The instructions in Replacement of macOS Server: Calendar, Contacts, and Mail called for the creation of a self-signed SSL certificate. This certificate needed to be installed in the local CentOS server that supported the back end for the Calendar, Contacts, Mail, Notes, and Reminders apps on my local network.
The method used no longer works with the latest iOS 13 nor (I believe) with the latest macOS 10.15 ("Catalina").
As a side note, I recommend avoiding upgrading to iOS 13 or macOS 10.15 if at all possible. The most appalling change is that the Reminders app is not backwards compatible, and if you have any mix of devices running either of those new versions along with any device running pre iOS 13 or pre macOS 10.15, then shared Reminders is completely non-functional.
See the Apple support document, (cheerfully titled, "Get ready for the new Reminders app") which gives the official bad news.
The following describes changes to the previous instructions needed to get things working again.
Create local domain name
Even previously, it was somewhat problematic to refer to the Calendar/Contacts/Mail server only by a local IP address (e.g.,
172.16.1.123) instead of by a domain name. That became even more problematic with the new systems.
The easiest solution was to use
avahi, a library that gives functionality equivalent to Apple's Bonjour software.
In the following,
mercury is the new hostname for the CentOS server, which can then be reached at the domain name
mercury.local from any device on the local network.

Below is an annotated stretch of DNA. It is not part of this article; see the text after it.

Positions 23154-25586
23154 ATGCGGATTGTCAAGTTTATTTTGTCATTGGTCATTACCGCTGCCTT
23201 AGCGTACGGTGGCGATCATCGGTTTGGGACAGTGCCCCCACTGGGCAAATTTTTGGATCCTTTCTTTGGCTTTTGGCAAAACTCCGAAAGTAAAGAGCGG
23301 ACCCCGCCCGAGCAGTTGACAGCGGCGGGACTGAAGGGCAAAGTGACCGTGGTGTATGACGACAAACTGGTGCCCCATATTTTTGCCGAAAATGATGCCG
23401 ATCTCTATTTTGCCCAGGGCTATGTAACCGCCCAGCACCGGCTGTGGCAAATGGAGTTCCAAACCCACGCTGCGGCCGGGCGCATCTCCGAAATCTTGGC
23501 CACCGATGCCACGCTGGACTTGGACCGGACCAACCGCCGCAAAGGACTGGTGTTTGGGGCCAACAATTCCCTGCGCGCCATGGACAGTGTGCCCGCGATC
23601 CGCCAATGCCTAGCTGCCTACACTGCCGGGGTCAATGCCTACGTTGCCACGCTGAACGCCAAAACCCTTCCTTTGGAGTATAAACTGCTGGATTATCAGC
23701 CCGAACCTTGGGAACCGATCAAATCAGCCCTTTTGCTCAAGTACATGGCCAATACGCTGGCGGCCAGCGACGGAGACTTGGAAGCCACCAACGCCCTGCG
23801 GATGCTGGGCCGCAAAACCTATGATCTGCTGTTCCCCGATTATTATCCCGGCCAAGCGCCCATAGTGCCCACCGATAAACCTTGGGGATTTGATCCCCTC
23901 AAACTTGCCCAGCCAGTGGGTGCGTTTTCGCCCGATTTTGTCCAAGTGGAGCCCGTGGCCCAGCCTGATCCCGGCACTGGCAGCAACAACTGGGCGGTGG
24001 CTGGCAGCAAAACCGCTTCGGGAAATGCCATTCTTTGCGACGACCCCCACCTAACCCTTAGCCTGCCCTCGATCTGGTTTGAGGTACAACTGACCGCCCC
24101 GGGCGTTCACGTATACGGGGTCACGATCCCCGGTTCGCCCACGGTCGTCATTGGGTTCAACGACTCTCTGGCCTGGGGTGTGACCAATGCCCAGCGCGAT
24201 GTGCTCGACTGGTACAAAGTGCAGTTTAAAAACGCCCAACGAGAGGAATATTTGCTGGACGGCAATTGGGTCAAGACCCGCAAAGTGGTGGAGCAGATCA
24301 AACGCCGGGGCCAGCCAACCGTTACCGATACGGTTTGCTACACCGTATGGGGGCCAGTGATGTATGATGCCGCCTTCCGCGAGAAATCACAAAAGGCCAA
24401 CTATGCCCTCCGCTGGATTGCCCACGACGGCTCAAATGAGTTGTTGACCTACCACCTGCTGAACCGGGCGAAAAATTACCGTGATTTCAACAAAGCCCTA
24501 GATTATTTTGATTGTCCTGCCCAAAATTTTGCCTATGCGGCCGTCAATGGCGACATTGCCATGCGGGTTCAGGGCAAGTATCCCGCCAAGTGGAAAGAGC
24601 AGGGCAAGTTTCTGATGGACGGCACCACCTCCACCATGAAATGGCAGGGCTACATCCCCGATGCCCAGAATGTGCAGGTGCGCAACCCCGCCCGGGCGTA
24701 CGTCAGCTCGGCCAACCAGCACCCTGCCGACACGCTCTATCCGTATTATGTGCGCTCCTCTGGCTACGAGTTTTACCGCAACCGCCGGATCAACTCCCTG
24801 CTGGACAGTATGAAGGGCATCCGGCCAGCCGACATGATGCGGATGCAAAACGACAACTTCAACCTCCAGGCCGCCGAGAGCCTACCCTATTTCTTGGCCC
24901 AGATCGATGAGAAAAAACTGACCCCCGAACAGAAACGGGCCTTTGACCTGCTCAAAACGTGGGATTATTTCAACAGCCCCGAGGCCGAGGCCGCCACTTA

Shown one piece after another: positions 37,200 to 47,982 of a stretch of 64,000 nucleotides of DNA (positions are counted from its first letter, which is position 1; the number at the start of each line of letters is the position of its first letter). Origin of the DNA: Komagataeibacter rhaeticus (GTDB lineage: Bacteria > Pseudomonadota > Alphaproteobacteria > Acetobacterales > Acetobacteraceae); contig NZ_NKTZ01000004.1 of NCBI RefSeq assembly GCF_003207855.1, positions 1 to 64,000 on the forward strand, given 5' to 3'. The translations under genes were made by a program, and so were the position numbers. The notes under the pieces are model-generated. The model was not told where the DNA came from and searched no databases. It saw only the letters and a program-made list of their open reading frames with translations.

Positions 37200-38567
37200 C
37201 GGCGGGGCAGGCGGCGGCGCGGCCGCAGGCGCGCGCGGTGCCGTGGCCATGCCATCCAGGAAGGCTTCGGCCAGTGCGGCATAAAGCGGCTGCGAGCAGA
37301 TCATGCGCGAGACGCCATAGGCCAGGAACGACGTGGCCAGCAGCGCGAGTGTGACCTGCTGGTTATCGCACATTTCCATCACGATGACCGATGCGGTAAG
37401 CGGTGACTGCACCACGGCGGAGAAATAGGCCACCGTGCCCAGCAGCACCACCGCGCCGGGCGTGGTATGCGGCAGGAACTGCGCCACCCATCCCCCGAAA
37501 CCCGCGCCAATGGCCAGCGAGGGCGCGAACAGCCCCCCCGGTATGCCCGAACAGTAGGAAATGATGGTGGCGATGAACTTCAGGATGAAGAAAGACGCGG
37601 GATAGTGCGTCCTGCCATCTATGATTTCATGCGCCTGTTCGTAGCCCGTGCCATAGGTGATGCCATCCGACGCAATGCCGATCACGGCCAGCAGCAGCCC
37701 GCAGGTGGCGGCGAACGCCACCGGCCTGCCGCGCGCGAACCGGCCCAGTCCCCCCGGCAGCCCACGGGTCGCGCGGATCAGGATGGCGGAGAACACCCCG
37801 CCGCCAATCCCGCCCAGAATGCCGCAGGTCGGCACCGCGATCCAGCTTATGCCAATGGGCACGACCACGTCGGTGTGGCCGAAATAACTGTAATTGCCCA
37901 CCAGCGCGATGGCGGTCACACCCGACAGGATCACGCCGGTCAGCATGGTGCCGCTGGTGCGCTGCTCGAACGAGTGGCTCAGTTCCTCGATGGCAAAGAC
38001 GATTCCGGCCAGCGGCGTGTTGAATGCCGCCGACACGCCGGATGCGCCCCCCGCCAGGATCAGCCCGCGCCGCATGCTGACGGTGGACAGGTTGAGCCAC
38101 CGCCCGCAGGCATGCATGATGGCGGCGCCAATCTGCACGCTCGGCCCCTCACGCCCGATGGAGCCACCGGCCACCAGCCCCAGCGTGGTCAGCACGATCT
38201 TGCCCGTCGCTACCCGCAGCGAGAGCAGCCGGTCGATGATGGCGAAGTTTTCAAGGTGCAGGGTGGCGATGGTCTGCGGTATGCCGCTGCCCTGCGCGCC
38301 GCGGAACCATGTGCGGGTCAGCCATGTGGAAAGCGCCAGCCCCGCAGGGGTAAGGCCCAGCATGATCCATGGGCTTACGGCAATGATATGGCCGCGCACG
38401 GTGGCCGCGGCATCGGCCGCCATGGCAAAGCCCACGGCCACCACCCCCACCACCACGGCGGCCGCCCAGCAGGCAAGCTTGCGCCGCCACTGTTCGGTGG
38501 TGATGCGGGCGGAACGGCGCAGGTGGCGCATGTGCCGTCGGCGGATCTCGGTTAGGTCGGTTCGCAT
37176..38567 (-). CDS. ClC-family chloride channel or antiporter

sudo yum install avahi sudo hostnamectl set-hostname mercury sudo firewall-cmd --add-port=5353/udp --permanent sudo systemctl restart firewalld sudo systemctl start avahi-daemon sudo systemctl enable avahi-daemon
sudo vi /etc/hosts
127.0.0.1 localhost localhost.localdomain localhost4 localhost4.localdomain4 mercury.local 172.16.1.150 localhost localhost.localdomain localhost4 localhost4.localdomain4 mercury.local ::1 localhost localhost.localdomain localhost6 localhost6.localdomain6 mercury.local
To test the new domain name, open a terminal on another device, and try pinging:
Create SSL certificate
The new requirements for an SSL certificate to be accepted by iOS 13 and macOS 10.15 are given in https://support.apple.com/en-us/HT210176. The key points are:
- Key size must be greater than or equal to 2048 bits.
- Certificate must have a validity period of 825 days or fewer.
- Don't sign the certificate with SHA-1.
- DNS name must be in the Subject Alternative Name extension of the certificate.
- Certificate must have an ExtendedKeyUsage containing serverAuth.
The last two were the tricky bits; I found the following sources helpful in understanding what they were and how to proceed.
- How can I generate a self-signed certificate with SubjectAltName using OpenSSL?.
- OpenSSL Version V3 with Subject Alternative Name.
- More strict Server Certificate handling in iOS 13 macOS 10.15.
- iOS 13 Self Signed SSL certificate updates in Mail.
- How to create local TLS certificates for development on macOS.
- DER vs. CRT vs. CER vs. PEM Certificates and How To Convert Them.
Note that there are two different methods that are suggested out there. One way is to create your own Certificate Authority (CA) and use that to issue your SSL certificate. The other way is to just create the self-signed SSL certificate directly.
I found that the simpler method (just create the certificate directly) worked fine for me. I think the other way (creating a CA) might be better if you had the need to create multiple SSL certificates.
On the CentOS server, set up a directory to work in.
cd ~ mkdir work cd work
Copy the default